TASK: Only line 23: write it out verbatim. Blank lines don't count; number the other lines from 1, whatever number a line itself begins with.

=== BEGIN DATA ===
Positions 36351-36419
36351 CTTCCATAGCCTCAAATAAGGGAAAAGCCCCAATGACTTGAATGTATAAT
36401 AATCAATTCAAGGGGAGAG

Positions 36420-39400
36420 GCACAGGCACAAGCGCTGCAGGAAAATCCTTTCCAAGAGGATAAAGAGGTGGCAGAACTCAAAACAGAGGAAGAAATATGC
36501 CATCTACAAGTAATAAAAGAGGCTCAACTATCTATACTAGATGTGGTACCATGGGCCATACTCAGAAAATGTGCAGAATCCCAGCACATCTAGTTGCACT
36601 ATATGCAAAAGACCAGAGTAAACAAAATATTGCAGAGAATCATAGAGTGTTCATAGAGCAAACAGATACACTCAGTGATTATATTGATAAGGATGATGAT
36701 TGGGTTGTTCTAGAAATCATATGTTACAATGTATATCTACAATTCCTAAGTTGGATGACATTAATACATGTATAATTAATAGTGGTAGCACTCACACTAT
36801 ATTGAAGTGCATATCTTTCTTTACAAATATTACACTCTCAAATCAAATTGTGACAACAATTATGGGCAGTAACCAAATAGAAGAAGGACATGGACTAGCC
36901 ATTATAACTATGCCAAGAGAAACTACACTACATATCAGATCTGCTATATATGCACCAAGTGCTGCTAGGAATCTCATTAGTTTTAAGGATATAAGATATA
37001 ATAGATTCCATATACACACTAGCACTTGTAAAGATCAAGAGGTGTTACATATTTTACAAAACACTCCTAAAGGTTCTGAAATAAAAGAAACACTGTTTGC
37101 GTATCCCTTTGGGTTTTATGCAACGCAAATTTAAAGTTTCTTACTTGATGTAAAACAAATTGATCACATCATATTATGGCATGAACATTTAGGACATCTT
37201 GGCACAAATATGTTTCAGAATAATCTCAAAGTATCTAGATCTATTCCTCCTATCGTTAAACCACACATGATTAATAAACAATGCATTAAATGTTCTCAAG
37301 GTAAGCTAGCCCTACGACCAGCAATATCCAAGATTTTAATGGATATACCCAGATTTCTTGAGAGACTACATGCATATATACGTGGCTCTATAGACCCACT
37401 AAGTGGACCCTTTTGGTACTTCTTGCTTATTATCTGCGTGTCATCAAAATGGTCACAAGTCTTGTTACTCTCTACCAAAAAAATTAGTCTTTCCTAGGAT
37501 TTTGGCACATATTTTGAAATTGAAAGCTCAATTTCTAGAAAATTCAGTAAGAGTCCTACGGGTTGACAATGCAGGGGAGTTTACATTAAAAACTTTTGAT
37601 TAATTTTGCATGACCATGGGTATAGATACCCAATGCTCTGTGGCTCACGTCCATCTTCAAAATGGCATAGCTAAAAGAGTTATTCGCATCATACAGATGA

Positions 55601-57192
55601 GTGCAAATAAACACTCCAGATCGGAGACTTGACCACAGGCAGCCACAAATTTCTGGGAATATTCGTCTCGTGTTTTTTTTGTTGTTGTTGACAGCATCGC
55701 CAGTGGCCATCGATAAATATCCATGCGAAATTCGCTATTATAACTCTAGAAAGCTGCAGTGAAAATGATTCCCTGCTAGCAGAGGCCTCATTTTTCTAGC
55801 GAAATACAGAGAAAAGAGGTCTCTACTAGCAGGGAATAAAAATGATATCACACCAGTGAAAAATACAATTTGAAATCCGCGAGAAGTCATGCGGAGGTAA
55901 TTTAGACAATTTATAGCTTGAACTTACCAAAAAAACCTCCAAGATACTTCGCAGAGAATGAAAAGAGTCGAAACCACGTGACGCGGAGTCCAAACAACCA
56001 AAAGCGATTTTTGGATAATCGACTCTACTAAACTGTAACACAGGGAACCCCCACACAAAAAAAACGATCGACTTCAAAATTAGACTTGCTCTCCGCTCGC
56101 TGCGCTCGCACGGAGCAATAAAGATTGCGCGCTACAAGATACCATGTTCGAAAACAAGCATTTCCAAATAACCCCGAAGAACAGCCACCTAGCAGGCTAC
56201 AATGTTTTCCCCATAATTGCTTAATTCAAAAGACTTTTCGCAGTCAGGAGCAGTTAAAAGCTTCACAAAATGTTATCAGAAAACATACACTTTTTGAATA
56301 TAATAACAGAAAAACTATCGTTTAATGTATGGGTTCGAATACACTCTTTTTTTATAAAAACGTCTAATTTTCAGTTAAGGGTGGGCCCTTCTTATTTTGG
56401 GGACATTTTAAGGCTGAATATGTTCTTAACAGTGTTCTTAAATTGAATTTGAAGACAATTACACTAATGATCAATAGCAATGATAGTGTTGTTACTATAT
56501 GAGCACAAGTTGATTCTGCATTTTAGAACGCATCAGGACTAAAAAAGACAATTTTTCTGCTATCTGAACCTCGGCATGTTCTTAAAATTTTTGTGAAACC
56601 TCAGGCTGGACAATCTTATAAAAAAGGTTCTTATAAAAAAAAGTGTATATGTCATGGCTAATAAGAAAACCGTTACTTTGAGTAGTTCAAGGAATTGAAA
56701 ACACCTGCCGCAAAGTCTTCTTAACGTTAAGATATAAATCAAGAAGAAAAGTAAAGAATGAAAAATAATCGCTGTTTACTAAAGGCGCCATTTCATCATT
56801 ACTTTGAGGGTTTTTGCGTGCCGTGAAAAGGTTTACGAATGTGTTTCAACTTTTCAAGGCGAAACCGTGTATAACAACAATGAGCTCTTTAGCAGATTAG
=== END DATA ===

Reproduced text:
56001 AAAGCGATTTTTGGATAATCGACTCTACTAAACTGTAACACAGGGAACCCCCACACAAAAAAAACGATCGACTTCAAAATTAGACTTGCTCTCCGCTCGC